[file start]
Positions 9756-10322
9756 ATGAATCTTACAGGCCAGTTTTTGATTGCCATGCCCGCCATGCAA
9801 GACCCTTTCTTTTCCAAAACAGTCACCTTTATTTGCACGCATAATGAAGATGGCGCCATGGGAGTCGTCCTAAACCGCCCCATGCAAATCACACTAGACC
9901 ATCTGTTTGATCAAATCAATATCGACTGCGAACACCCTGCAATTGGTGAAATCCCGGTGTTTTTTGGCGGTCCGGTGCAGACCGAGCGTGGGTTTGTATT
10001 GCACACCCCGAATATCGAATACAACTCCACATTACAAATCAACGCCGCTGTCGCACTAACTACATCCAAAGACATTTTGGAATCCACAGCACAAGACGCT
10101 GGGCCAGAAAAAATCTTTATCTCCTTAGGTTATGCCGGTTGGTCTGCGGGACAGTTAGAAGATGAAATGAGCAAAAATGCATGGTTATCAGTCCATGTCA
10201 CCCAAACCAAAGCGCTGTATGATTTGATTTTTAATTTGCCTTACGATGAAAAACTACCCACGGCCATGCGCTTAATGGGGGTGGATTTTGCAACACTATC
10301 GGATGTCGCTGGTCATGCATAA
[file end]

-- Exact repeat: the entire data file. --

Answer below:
Positions 9756-10322
9756 ATGAATCTTACAGGCCAGTTTTTGATTGCCATGCCCGCCATGCAA
9801 GACCCTTTCTTTTCCAAAACAGTCACCTTTATTTGCACGCATAATGAAGATGGCGCCATGGGAGTCGTCCTAAACCGCCCCATGCAAATCACACTAGACC
9901 ATCTGTTTGATCAAATCAATATCGACTGCGAACACCCTGCAATTGGTGAAATCCCGGTGTTTTTTGGCGGTCCGGTGCAGACCGAGCGTGGGTTTGTATT
10001 GCACACCCCGAATATCGAATACAACTCCACATTACAAATCAACGCCGCTGTCGCACTAACTACATCCAAAGACATTTTGGAATCCACAGCACAAGACGCT
10101 GGGCCAGAAAAAATCTTTATCTCCTTAGGTTATGCCGGTTGGTCTGCGGGACAGTTAGAAGATGAAATGAGCAAAAATGCATGGTTATCAGTCCATGTCA
10201 CCCAAACCAAAGCGCTGTATGATTTGATTTTTAATTTGCCTTACGATGAAAAACTACCCACGGCCATGCGCTTAATGGGGGTGGATTTTGCAACACTATC
10301 GGATGTCGCTGGTCATGCATAA